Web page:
FYI Miami: January 21, 2021
Below are some of the FYIs in this week’s edition. The entire content of this week’s FYIs and Insider sections is available by subscription only. To subscribe click here.
SCOOTER SCORECARD: Scooter companies operating in Miami will be under the added scrutiny of a new community reporting system by Miami Riders Alliance, a local mobility advocacy group. The scorecard “will publicly hold operators accountable for following the city’s rules and seeks to promote more responsible operations among some previous bad actors with this scoring system,” the group said on its website Jan. 14, adding that it would “work hand in hand with the City of Miami to audit scooter operators and their performance.” Miami has halted electric scooter operations several times in response to complaints and instances of their cluttered deployment, obstruction of rights-of-way and underage riding. Most recently, City Manager Art Noriega suspended the pilot scooter program to address issues, including a 25% fleet reduction. The program recommenced Jan. 15. Users can rate how well companies comply with city rules and report scooter crowding, speed limit violations, fallen scooters and underage riding at mobile.riders.miami/reporting.html or by calling the Miami Parking Authority at (305) 579-4900.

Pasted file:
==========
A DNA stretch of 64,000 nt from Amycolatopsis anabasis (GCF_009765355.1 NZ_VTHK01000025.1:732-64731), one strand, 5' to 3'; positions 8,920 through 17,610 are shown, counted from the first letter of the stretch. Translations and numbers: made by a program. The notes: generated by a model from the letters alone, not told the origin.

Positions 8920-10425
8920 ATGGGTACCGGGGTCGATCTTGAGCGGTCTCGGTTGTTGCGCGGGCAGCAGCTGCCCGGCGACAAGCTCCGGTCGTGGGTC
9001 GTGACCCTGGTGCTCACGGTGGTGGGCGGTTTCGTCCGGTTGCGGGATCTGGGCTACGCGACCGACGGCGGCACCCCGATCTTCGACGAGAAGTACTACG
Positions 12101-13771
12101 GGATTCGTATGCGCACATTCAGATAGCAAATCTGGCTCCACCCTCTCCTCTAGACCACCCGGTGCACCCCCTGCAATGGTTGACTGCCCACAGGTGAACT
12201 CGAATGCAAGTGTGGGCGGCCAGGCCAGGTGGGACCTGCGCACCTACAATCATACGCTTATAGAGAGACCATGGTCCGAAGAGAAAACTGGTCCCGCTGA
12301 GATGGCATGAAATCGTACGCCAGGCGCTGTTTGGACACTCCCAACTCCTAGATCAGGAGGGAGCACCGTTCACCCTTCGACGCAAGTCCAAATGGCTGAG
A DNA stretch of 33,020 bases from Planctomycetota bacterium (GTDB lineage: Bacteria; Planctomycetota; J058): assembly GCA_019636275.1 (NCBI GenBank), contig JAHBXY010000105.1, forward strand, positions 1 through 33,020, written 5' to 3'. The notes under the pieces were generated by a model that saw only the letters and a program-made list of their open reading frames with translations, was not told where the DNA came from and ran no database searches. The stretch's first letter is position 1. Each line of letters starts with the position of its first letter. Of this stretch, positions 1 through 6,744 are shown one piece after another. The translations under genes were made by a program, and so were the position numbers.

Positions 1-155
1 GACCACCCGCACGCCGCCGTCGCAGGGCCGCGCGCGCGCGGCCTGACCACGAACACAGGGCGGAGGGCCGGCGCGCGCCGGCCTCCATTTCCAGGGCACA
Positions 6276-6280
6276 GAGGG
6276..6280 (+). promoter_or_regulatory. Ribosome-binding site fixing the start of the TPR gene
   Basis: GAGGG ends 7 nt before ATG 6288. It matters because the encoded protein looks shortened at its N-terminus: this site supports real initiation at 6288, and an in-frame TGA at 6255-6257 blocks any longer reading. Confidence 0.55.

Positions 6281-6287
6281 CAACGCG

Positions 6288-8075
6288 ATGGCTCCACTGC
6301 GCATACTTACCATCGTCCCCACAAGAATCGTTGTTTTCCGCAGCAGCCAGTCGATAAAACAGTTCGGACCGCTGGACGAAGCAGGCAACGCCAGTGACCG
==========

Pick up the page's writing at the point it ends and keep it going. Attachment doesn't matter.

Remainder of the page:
RIDERS KEEP EXITING: Miami-Dade’s beleaguered transit system slightly slowed its year-to-year plunge in ridership in November, which saw a drop of 44.4% in total passengers from November 2019, new figures show, versus a 45.1% drop in October. Rides on the system in November totaled 3,672,591 in 2020, but 6,610,671 in a year earlier before the coronavirus hit. But in November 2016, the system had 7,894,500 total ridership. Bus use in November was down 36.8% year over year, Metrorail use was down 52.4%, and use of the free Metromover was down 70.9%.
OUTDOOR DINING EXTENDED: While Miami city commissioners recently approved an extension for the temporary outdoor dining program that was established to help struggling businesses affected by the coronavirus pandemic, they also asked the administration to analyze how the café permit program is doing. Commissioners asked staff what might be the effect of extending the program in perpetuity insofar as losing revenue from parking spaces that are currently in use for the program.
TELEHEALTH PRESCRIPTIONS: Amid expanded use of telehealth during the Covid-19 pandemic, Rep. Tom Fabricio of Miramar has filed a bill that would eliminate restrictions on prescribing controlled substances through telehealth. Under current law, telehealth can be used to prescribe controlled substances only in limited circumstances, such as for treatment of psychiatric disorders, for treatment of hospice patients and for treatment of nursing-home residents. The bill would eliminate the restrictions.